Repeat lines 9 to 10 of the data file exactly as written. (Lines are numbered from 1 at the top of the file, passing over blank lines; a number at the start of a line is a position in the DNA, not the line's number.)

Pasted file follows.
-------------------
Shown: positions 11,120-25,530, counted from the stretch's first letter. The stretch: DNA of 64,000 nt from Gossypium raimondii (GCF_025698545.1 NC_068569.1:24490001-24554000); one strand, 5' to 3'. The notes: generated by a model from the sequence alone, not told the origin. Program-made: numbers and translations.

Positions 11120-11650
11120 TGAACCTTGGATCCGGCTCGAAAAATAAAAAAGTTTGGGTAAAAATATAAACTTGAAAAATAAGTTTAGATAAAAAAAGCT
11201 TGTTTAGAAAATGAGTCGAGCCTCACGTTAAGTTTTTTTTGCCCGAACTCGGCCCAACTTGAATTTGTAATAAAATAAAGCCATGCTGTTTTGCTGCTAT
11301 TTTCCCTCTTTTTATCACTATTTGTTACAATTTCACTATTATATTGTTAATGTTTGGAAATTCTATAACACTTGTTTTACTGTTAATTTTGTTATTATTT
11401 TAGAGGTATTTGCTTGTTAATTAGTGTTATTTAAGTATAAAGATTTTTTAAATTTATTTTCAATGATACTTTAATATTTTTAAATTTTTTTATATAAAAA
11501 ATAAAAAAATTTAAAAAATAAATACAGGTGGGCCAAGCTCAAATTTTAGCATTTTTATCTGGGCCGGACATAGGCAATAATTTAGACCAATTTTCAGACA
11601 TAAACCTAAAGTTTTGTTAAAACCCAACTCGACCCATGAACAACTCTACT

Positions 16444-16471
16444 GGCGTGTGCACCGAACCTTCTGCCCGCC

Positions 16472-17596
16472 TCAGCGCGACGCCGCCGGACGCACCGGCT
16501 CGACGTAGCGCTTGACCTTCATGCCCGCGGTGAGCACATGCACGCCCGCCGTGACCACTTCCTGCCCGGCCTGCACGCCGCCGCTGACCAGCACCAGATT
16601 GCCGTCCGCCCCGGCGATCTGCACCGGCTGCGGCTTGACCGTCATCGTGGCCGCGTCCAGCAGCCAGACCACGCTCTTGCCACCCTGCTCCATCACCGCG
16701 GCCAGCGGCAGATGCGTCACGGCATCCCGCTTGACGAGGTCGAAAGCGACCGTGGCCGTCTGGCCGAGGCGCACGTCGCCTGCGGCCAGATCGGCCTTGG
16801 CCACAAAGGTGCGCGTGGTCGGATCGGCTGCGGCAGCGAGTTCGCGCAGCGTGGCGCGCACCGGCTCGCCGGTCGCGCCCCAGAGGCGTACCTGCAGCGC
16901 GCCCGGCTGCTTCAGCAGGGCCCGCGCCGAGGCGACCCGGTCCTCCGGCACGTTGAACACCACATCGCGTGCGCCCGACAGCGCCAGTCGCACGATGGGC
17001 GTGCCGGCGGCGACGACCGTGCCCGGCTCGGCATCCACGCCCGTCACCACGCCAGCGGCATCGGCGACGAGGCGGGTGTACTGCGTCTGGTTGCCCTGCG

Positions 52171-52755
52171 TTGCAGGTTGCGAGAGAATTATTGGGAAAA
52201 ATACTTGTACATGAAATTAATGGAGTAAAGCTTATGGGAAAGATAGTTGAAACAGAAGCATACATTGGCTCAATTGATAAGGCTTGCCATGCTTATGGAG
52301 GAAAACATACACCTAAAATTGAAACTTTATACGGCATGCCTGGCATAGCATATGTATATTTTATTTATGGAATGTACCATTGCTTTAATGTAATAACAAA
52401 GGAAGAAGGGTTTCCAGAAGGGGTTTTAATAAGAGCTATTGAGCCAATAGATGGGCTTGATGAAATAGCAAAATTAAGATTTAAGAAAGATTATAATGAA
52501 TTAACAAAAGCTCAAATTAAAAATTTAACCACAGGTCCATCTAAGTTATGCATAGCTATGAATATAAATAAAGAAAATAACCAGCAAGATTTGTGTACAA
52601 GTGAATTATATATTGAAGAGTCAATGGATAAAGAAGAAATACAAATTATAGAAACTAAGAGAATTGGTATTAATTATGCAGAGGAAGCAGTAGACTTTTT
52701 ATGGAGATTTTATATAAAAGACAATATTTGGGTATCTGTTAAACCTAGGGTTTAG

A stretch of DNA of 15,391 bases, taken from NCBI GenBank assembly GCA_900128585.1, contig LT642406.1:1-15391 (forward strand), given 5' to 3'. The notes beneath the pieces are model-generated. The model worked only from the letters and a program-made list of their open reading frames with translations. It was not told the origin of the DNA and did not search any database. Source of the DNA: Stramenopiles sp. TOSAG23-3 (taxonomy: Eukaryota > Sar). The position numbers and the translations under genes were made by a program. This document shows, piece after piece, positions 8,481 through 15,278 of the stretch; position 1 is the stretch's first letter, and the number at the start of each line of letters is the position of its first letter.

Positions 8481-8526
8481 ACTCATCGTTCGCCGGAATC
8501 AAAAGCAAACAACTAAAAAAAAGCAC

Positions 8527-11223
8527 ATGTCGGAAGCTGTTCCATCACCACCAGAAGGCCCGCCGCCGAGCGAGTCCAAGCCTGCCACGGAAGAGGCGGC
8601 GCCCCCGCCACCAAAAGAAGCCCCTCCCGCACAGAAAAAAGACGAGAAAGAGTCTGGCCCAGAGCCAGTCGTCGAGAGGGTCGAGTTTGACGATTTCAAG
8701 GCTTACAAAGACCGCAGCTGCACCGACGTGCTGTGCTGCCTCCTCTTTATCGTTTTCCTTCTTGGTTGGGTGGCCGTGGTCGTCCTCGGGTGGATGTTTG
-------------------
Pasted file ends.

Positions 16444-16471
16444 GGCGTGTGCACCGAACCTTCTGCCCGCC